CALLS OF THE WILD
Summer is a time when the pace of life slows for many people.
Don't tell this is to Dan Kloer of La Grande, however.
The pace of his life is picking up, just as it has each summer for the past two decades.
The call of the wild.
Kloer is the owner of Deep Timber Sounds, a company that makes big game calls. Kloer is busiest during the summer because most of his customers are archers who bugle for elk. Bow seasons for elk in Oregon and many other states begin in late summer, which explains why Kloer is often deluged with orders in July and August.
Kloer also produces calls for turkeys, ducks, deer, bears, geese, crows and coyotes, but the majority of his calls are sold to archers who hunt for elk.
Kloer, who works out of his house, is essentially a one-man company. He designs and assembles all of his own calls, something he has done since starting his company about 28 years ago.
His work is labor intensive but Kloer never tires of it.
"I like the challenge of making new calls,'' he said.
Kloer succeeds in meeting the challenge because he knows the language of elk and other big game animals as intimately as a linguist. The knowledge is hard earned. Kloer has spent years studying big-game calls. Sometimes he has spent days in a tree stand testing his calls to see how big game animals respond to them.
"I have the option, because this is my job, of being able to go into the woods when most people are not there,'' Kloer said. "Most people don't have the time to go into the woods and learn what I can teach them.''
Much of what Kloer has learned is on audio and video tapes that he has produced on calling.
Kloer always emphasizes that it is important to listen when calling for elk.
"The key is to understanding what they are saying and to answer back,'' Kloer said.
For example, if one hears a bull elk calling it is important to determine whether it is one that wants to challenge another bull or is calling cows. Hunters should respond with either an aggressive call or a cow call depending on what they hear.
Calling in big game animals is more challenging today than it was three decades ago when Kloer first began making calls. More people are using game calls which means that animals are not as easily fooled.
This is particularly true of elk. Three decades ago all one often had to often do to draw in an elk was to give a simple bulge imitating an aggressive elk. Today doing this scares elk away in some areas because some elk now a associate a bugle with people, Kloer said.
Bow hunters call for elk more than rifle hunters because archery seasons for elk start in late August when the animals are in their rut. Elk are more responsive then.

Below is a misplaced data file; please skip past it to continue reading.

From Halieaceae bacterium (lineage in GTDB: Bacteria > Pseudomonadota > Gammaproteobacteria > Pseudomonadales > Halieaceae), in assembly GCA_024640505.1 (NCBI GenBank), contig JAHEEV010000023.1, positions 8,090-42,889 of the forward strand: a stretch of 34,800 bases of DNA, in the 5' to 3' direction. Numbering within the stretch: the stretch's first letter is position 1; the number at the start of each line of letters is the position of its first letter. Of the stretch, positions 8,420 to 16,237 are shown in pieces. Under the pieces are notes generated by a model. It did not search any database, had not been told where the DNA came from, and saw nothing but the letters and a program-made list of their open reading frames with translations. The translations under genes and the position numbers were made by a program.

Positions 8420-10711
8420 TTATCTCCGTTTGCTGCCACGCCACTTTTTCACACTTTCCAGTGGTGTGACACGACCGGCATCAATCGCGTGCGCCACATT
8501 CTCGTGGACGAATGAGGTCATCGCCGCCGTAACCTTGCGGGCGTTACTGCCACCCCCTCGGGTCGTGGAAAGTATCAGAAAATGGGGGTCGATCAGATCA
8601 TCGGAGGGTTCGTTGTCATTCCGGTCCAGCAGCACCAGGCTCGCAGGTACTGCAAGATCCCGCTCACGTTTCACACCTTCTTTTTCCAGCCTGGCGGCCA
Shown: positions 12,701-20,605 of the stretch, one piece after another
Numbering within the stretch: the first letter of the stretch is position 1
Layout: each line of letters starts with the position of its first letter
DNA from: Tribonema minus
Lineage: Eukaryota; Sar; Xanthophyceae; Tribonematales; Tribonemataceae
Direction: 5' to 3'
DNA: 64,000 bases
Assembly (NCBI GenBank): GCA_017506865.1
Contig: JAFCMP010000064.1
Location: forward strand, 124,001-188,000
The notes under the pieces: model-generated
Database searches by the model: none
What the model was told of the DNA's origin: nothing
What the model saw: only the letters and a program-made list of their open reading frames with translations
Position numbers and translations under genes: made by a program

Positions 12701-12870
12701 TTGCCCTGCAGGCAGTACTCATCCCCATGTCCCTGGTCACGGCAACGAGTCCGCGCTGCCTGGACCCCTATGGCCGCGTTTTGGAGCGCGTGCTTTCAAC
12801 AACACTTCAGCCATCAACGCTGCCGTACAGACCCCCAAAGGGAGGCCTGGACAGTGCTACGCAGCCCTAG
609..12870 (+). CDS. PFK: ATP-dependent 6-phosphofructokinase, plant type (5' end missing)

Kloer's top selling call is the Dominator, which he gets 1,000 orders for each year. It allows hunters to imitate a variety of elk calls.
He produces about 15 models. Prices range from $5 to $32.99.
What makes a good call?
The quality of sound it produces and the ease in which it can be blown. Sometimes it is more important to have a call that is easy to use than one that can produce a large variety of calls.
"A call may offer more variety but it might be harder to blow,'' Kloer said.
To ensure that his calls can help everyone, Kloer makes a point of hunting only on national forest land that is accessible to the public. He believes that if his calls are effective in national forests they will help the general public. Kloer gets invitations every year to hunt for free on private land but always turns them down because he wants to test his calls only in places the public has access to.
Kloer believes that anyone can be a good big game caller with practice.
"It is like being a musician. If you want to be a good musician you have to put the time in,'' he said.
Practice prepares one to make appropriate calls when needed.
"It is important to be a confident caller who can produce sounds when you need to use them,'' he said.
Kloer moved to La Grande about nine years ago from Oregon City. He started Deep Timber Sounds in Oregon City about 28 years ago. His first sale was a dozen elk calls to a store in Oregon City known as Larry's Sport Center, which has since closed. It cost Kloer $6.25 to make those first 12 calls Â— an initial investment which was to yield not only a good financial return but also a rewarding career.
For information on Deep Timber Sounds on the Web:www.deeptimbersounds.com.
Story and photos
by Dick Mason
of The Observer